New traffic enforcement cameras 390.
(photo credit: Public Security Ministry)
Israel Police will continue to cut down on the number of tickets for minor
traffic infractions in favor of emphasizing enforcement of serious traffic
crimes, Insp.-Gen. Yohanan Danino said on Sunday.
Danino said the
emphasis would go towards stopping more aggressive violations like running red
lights or bypassing traffic by way of the shoulder, rather than towards speeding
tickets. The plan is a continuation of efforts launched by Danino over the past
year, including the roll-back of the use of quotas for officers, which he said
has meant 250,000 fewer traffic tickets issued in Israel over the past six
The new emphasis will potentially be made much easier by the
traffic cameras now in use across the country.
Danino’s comments came
during a briefing with reporters on Sunday in which he unveiled a new police
operational guideline program called “Turning Point.”
Danino, the plan will place heaviest emphasis on providing service to citizens,
including efforts taken to boost performance of 100 emergency call centers,
which he said currently receive an average of nine million calls per year. He
said the police force is looking to increase the number of veteran police
officers manning the call centers, but admitted it’s a hard job to recruit
Danino said the plan will radically change the way each
police station is evaluated, with a series of points awarded for a number of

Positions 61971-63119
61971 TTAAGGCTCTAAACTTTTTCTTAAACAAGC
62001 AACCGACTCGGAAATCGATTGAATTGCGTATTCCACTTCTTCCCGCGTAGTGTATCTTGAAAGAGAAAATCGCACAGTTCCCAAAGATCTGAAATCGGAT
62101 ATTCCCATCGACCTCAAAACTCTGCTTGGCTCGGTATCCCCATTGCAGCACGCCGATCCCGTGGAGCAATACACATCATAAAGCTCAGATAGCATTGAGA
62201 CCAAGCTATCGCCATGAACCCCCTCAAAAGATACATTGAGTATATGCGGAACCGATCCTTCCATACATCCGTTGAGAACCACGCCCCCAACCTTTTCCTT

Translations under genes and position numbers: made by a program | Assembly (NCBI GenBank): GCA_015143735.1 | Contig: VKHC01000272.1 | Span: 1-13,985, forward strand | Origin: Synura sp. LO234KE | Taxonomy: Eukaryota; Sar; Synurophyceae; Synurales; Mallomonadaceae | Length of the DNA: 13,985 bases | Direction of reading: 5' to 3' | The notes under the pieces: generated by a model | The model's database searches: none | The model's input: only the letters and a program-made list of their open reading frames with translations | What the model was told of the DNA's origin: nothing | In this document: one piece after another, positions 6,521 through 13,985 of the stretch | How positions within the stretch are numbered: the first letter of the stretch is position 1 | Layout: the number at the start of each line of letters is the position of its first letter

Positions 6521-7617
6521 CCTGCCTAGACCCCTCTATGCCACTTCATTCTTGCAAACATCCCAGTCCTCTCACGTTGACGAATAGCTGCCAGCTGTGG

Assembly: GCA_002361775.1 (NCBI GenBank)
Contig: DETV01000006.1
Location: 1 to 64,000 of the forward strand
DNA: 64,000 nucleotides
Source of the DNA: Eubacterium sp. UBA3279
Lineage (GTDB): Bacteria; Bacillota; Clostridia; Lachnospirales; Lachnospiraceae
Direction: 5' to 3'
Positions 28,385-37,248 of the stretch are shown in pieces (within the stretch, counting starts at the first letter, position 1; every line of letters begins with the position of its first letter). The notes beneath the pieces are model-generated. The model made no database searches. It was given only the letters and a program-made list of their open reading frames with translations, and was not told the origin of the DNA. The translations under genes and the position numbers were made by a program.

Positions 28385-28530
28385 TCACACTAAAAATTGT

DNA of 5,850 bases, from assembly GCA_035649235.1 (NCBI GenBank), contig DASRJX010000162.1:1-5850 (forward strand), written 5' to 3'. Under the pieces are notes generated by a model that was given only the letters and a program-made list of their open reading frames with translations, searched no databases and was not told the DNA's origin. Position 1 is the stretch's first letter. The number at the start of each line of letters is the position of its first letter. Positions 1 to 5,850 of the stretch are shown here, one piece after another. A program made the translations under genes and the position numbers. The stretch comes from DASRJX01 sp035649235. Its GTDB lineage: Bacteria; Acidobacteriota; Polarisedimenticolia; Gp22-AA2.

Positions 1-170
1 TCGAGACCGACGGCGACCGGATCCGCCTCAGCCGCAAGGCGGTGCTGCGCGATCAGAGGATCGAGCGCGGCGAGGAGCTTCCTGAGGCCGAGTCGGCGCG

criteria. Under the new system, 40% of the station’s assessment will be based on
its “deterrence” – how it meets arrest and indictment goals, 40% will be based
on feedback from citizens in their patrol area and 20% will be based on internal
assessments carried out by each station, based on such things as worker
satisfaction and manpower.
The new guidelines will also mean a far
greater push for an increase in the number of indictments reached, especially
for serious crimes. Danino said an indictment is made in about 1 out of every 10
crimes in Israel, a figure he wants to dramatically increase.
if the push for more indictments would drive young investigators to pursue even
shoddy cases, he expressed his confidence that indictments will still only be
presented when there is enough evidence.
Danino also described a new
emphasis on speaking to local communities and basing policing on which issues
are the most central to residents.
In addition, the inspector-general
described plans to build new police stations in a number of Arab towns and
villages across the country.
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